ST. PAUL —
A first draft of the essay had to be toned down, Anderson said, because his anger overshadowed the points he wanted to make about Stevens’ legacy.
“He was not careless. He was not cavalier. He was realistic, but he made some very pragmatic decisions,” Anderson said. “We will always have people who take risks on behalf of our country because they think it’s worth it.”
Since then, Anderson has become more contemplative about Stevens’ take on security and finds himself mulling his own conduct in Libya: a senior American jurist cruising Tripoli streets in an ordinary car with a local driver — without bodyguards or weapons.
“You’re there doing good, and because you’re doing the right thing, you feel a certain kind of immunity,” Anderson said. “Well, that’s not the way it is, of course.”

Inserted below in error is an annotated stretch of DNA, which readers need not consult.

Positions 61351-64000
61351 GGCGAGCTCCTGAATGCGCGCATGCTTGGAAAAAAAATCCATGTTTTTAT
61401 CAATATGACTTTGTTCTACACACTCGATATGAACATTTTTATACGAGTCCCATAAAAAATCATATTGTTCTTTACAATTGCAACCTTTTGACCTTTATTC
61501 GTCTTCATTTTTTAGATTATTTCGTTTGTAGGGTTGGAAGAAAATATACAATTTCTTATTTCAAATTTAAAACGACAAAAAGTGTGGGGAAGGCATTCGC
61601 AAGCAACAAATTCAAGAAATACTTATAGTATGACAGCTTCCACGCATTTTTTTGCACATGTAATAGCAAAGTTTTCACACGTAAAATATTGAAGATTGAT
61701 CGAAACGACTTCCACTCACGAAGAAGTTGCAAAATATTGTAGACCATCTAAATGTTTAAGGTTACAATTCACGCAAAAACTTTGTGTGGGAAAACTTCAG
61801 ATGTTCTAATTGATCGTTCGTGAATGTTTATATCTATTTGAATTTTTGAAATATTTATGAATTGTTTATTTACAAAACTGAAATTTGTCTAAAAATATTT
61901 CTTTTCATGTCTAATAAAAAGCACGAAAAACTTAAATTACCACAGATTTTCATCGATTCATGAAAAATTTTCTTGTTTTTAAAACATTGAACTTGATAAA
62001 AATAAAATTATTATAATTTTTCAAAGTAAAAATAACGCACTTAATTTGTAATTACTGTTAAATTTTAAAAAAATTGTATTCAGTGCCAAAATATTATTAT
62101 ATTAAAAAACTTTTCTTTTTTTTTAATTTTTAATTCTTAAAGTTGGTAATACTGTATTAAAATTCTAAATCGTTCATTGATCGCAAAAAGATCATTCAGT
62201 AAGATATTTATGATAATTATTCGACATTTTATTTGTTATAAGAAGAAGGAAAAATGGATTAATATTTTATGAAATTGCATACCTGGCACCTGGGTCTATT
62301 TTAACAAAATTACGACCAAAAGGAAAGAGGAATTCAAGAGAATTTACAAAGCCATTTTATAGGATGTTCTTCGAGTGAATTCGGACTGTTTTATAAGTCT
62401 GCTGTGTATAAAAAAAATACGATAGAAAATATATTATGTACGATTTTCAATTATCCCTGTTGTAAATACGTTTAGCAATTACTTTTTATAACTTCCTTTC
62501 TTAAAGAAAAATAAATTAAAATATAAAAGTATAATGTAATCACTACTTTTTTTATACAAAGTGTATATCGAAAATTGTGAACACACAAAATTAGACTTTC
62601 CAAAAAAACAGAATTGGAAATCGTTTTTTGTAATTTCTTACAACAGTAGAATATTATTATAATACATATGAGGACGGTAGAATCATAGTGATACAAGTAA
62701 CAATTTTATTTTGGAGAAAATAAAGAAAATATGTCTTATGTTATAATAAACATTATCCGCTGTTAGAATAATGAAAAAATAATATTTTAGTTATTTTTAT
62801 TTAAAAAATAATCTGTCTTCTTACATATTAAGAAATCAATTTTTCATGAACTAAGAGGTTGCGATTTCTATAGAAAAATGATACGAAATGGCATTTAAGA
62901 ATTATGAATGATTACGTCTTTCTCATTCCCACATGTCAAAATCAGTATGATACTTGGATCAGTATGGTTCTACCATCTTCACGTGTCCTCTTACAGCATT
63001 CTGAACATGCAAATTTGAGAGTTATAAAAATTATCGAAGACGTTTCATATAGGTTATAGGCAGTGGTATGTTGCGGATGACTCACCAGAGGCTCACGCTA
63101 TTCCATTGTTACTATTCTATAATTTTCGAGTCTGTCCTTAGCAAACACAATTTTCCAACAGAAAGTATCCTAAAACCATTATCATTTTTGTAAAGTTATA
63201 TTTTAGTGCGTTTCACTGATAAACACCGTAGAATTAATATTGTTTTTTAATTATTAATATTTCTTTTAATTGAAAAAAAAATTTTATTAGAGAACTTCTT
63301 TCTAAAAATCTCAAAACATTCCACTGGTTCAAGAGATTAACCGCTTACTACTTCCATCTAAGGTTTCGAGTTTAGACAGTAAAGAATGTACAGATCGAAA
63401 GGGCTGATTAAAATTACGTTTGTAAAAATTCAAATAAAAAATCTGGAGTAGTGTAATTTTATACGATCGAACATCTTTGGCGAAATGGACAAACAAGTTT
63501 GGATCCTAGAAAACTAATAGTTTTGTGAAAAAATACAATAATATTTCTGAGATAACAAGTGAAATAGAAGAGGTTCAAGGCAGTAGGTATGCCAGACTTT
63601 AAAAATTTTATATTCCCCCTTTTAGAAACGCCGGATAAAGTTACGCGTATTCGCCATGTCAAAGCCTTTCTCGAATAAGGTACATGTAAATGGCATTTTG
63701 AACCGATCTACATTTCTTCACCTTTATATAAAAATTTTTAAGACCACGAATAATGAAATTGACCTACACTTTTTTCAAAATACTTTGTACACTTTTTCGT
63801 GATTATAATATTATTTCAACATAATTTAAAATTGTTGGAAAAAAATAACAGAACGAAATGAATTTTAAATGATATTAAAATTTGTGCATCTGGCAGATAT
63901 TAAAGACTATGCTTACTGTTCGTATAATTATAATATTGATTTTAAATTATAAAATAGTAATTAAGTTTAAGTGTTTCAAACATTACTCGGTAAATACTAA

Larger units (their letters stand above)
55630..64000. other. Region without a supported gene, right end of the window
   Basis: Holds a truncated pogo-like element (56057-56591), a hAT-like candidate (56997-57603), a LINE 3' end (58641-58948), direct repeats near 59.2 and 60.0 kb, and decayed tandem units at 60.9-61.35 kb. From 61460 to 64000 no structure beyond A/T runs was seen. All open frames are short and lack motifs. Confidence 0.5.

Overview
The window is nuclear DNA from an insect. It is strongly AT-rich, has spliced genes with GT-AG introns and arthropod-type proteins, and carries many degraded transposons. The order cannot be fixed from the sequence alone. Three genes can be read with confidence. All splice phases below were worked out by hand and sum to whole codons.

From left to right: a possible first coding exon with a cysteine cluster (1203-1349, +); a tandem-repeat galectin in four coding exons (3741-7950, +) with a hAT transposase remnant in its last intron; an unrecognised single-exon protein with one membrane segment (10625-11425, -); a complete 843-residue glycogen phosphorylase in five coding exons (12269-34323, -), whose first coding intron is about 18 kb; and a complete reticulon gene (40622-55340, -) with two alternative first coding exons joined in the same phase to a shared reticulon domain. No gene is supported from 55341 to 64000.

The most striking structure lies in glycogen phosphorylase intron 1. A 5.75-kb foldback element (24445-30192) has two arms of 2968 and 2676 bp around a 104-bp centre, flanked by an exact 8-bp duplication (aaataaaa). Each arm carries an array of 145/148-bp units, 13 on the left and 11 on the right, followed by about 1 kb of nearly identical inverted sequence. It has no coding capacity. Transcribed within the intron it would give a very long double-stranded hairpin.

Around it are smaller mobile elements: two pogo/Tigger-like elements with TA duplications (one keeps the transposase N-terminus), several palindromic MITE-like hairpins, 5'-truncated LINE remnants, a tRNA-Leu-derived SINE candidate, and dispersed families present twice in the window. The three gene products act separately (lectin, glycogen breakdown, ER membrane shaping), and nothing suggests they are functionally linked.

It was easy to feel welcome in Libya, Anderson recalled, despite signs of declining security. Just a week before his arrival in June, a disgruntled militia seized control of the Tripoli airport. But Anderson decided to stick with his plans, and he felt vindicated when the passenger next to him on the plane into Tripoli thanked him for American support in the NATO intervention that was vital to the rebel victory over former leader Moammar Gadhafi.
The gratitude was even more remarkable, Anderson said, because of the man’s story: The fellow passenger was an oil worker whose brother, a physician in Colorado, had flown back to Libya to fight with the rebels and was killed by NATO forces, who’d mistaken his unit for regime loyalists because they’d just captured a government tank.
“He’d lost his own brother, and he said, ‘Our country is grateful because so many other people would’ve died if you hadn’t intervened,’” Anderson recalled.